AJ/RD/GE/etc don't propose aircraft. They are catering to an existing market. They anticipate that aircraft developers will keep developing newer models and will go looking for engines to power those models, so they try to push the technology further in the direction they think that market is going (more power, better fuel economy, lower maintenance costs) and sometimes they pick correctly and are selected, and sometimes they fail and have to scramble to catch up. But the basic aircraft design is never the engine manufacturer's. Not in large airliners, not in supersonic fighters, not cargo planes, not rocket launchers, not missiles.
Skylon is REL's design. Solely and utterly. Even moreso, it's mainly Bond's design.
There is no "market" of Skylon-type vehicle developers that is going to go looking for a suitable engine to power their future designs. Skylon is REL, REL is Skylon.
There's no comparison with engine companies. Hence this continual reference to conventional aircraft development makes no sense.
Er, no. In many cases this is so but strangely enough when engine manufacturers are going out to push the envelope or try and market a 'new' engine that was not a straight out development of an existing engine they quite often put them on notional or concept vehicles for marketing purposes. Aerojet did it for the RSX, Marquardt did it for their LH2 powered Supercharged-Ejection Ram Jet engine and did a much more detailed design or their H2O2/JP4 engine. Usually how detailed they get is how interested they are in selling the design, especially for a "non-standard" engine concept.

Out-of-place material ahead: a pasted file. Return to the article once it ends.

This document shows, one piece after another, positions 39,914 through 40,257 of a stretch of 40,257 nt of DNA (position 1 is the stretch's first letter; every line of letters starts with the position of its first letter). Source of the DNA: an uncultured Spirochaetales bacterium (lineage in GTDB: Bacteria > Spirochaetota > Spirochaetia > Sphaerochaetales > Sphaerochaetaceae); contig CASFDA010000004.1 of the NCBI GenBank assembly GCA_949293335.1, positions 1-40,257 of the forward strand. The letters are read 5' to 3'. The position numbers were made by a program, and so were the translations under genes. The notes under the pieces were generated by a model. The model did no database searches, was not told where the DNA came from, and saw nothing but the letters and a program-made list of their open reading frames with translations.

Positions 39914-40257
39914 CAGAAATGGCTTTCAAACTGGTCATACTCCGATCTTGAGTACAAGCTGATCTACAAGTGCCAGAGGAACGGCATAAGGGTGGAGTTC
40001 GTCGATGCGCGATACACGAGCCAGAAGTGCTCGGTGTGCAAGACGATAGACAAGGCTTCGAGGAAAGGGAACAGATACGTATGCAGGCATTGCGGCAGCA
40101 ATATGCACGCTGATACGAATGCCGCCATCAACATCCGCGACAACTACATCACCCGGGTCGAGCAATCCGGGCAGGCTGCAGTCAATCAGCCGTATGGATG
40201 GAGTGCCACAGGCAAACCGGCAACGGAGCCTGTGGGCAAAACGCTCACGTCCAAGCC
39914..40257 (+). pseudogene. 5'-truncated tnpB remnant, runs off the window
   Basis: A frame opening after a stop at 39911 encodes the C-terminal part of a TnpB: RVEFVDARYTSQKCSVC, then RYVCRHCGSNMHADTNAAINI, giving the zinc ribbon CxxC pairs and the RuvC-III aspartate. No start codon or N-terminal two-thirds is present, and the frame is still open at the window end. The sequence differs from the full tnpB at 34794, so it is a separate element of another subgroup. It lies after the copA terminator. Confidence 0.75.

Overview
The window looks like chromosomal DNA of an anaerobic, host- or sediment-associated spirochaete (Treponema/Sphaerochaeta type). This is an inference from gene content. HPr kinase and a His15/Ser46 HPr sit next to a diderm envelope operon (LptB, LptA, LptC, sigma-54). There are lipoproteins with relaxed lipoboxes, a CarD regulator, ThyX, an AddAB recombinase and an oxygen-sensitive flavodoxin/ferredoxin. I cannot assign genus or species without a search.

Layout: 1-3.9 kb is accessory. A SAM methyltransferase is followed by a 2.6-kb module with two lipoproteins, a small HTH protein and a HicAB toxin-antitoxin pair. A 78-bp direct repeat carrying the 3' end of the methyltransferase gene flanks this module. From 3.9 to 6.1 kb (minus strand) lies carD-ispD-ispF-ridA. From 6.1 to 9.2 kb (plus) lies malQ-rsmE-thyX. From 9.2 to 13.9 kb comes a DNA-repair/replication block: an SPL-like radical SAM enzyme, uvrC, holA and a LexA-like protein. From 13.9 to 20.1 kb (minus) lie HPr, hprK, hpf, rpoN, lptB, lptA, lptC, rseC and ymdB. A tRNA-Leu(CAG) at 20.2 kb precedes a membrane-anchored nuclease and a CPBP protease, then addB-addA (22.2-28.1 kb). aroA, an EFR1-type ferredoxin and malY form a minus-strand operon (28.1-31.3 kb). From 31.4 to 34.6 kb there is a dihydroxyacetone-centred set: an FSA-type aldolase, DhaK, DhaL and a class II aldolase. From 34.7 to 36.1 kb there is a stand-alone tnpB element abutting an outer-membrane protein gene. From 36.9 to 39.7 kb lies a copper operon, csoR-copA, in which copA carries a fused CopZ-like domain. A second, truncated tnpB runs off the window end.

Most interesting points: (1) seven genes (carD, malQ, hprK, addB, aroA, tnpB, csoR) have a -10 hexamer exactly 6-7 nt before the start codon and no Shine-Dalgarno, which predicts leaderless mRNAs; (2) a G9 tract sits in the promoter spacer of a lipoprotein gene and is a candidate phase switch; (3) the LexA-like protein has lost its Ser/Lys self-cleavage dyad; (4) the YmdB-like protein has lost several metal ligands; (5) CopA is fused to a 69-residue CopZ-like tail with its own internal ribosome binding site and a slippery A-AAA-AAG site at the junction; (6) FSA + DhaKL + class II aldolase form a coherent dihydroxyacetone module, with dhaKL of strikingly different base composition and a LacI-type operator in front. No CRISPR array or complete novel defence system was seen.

So just to be clear, you're comparing REL's development model with companies which never actually sold their product?

Do you have a successful comparison?

[edit: Although it's interesting that in order to get even close, you had to go to VTO-boosters, even though the original analogy was the REL is acting like an aircraft-engine company.]
« Last Edit: 08/08/2016 10:13 PM by Paul451 »

Offline CameronD

  • Full Member
  • ****
  • Posts: 1224
  • Melbourne, Australia
    • Norton Consultants
  • Liked: 391
  • Likes Given: 289
Re: The Reaction Engines Skylon Master Thread (6)
« Reply #45 on: 08/08/2016 11:32 PM »
So just to be clear, you're comparing REL's development model with companies which never actually sold their product?

Do you have a successful comparison?

[edit: Although it's interesting that in order to get even close, you had to go to VTO-boosters, even though the original analogy was the REL is acting like an aircraft-engine company.]

REL can't possibly act like an aircraft-engine company... they've never built one.  ;D

« Last Edit: 08/08/2016 11:34 PM by CameronD »